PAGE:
Is the sole purpose of Agile to help programmers work faster? Is it about being ‘agile’ in the literal sense? Or is there more to the Agile methodology, asks software architect Lewis Foti.
For CIOs, the paradox at the heart of IT involves juggling the need to add more strategic value verses the importance of managing the IT infrastructure. Nigel Moulton shares his thoughts about the need to reclaim simplicity in IT.
Which tools are best when you’re looking to integrate code into a shared repository several times a day? Nitish Tiwari has the lowdown on the software you need to keep your continuous integration game strong.
Another addition to the #NoEstimates debate, Tomas Rybing looks at measuring the capacity of teams without effort estimation, in a process easy to remember. It just so happens to be faster and more accurate than estimating.
After his success with the Priority Pyramid, Tomas Rybing is back with another great way to organise your workflow via the Kanban methodology.
Unpredictable, even damaging events occur frequently in agile software projects. In Part 2 of his article dealing with Antifragility, Gerrit Beine looks at the options we have when it comes to agility.
Unpredictable, even damaging events occur frequently in agile software projects. This type of event is noted by Nassim Nicholas Taleb as a Black Swan, and we can make use of these events by harnessing Antifragility.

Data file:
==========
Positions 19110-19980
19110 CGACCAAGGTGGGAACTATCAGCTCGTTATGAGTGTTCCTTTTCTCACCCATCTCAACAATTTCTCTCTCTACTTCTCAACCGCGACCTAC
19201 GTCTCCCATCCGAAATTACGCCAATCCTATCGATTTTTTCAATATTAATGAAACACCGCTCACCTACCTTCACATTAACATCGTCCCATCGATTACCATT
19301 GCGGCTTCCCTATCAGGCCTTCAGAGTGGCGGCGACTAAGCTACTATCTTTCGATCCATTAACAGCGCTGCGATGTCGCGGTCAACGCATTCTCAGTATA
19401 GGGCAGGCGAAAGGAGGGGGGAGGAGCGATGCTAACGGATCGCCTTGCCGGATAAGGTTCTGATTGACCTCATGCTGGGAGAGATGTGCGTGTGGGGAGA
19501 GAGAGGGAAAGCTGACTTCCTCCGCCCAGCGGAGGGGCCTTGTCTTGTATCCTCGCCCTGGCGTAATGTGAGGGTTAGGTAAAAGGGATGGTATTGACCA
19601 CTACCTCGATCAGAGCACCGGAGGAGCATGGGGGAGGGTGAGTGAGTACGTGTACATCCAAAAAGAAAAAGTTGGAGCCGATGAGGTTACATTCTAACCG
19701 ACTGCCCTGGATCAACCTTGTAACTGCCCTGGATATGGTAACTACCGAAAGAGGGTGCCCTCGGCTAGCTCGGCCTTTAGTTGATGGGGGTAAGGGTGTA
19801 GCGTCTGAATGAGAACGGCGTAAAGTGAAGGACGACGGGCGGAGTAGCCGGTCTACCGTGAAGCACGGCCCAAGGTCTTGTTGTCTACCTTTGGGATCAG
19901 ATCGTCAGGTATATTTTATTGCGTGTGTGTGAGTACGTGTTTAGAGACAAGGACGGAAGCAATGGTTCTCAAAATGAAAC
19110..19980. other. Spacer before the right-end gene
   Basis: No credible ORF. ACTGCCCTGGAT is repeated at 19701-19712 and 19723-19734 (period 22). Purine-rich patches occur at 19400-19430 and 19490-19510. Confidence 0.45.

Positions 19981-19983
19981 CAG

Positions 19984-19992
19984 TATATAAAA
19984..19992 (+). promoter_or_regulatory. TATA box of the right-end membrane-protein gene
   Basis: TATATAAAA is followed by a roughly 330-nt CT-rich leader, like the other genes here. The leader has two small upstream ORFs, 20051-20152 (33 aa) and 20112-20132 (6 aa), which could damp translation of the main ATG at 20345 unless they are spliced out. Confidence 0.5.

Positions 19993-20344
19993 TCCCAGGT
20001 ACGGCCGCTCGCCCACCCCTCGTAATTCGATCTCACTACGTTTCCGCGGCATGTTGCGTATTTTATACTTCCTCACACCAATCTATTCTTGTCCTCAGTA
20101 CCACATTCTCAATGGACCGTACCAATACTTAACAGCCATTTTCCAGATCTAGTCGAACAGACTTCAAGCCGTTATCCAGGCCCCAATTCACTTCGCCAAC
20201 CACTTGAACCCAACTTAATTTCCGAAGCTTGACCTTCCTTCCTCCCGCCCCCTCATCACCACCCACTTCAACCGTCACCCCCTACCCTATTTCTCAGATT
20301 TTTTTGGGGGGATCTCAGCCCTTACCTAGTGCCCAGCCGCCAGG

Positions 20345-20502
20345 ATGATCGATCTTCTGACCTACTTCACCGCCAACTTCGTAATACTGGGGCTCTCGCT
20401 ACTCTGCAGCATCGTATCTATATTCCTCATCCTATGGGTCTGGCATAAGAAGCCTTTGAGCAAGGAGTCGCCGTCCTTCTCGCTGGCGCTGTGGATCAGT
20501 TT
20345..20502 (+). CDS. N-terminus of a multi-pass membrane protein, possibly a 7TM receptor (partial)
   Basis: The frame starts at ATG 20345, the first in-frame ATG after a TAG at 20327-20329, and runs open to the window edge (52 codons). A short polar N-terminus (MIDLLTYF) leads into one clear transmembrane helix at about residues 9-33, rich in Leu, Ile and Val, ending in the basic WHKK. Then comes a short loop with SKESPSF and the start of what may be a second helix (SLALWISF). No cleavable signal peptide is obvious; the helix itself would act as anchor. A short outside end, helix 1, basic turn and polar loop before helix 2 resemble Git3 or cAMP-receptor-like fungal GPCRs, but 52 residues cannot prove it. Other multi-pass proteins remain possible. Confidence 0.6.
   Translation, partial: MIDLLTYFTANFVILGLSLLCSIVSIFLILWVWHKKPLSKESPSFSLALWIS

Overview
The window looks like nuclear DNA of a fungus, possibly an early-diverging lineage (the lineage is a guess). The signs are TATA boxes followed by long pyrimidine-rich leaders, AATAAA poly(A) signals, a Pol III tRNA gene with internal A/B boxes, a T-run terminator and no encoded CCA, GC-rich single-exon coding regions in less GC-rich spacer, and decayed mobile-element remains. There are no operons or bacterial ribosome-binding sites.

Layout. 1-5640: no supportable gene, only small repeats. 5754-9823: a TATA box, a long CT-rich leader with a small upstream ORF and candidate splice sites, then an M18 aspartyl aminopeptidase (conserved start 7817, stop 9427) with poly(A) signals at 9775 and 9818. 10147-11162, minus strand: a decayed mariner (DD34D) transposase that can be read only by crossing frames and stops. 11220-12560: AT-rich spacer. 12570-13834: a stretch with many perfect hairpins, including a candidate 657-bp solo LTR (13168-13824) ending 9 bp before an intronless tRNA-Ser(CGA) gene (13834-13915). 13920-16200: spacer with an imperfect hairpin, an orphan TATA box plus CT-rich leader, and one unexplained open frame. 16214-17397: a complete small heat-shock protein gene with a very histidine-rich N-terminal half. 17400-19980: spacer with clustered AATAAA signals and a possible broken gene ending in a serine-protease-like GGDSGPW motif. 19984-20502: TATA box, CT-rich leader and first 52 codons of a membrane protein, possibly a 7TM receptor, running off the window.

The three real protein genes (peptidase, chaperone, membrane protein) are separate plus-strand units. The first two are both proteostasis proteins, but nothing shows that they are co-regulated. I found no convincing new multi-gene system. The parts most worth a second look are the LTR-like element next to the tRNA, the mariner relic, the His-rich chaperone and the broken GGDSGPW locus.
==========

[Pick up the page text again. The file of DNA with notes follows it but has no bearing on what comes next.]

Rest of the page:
To wrap up our spotlight on Agile this week, Tomas Rybing is back with another look at the #NoEstimates movement and a review of the book that could propel the philosophy forward.
What are the factors that can influence team members and their coding abilities? How can an agile framework breakdown in terms of produced software quality? We investigate academic literature to find the results.
For the annual “State of Agile Survey” users of Agile methods were questioned about their experience with and the benefits of the process. This recent report also raises questions that are gaining traction with Agile Manifesto authors such as Andy Hunt.
It’s been 14 years since a group of software developers put their heads together and came up with a manifesto that took the IT world by storm. We asked Agile Manifesto co-author Brian Marick what remains of the original ideas today.
As we focus our attention on all things agile, we look at some videos that span the range of agile fandom and antagonism. From tips to improving your agile framework, to the opinion of its dangerous influence, these videos have it all.
Sidetracked with the technical specifics and implementation planning, IT teams switching to Continuous Delivery are missing the bigger picture of what CD is all about.
In the spring of 2014, Dave Thomas blogged about the death of Agile. Now Andrew Hunt, another original author of the Agile Manifesto, has expressed his concerns for the current state and failure of Agile.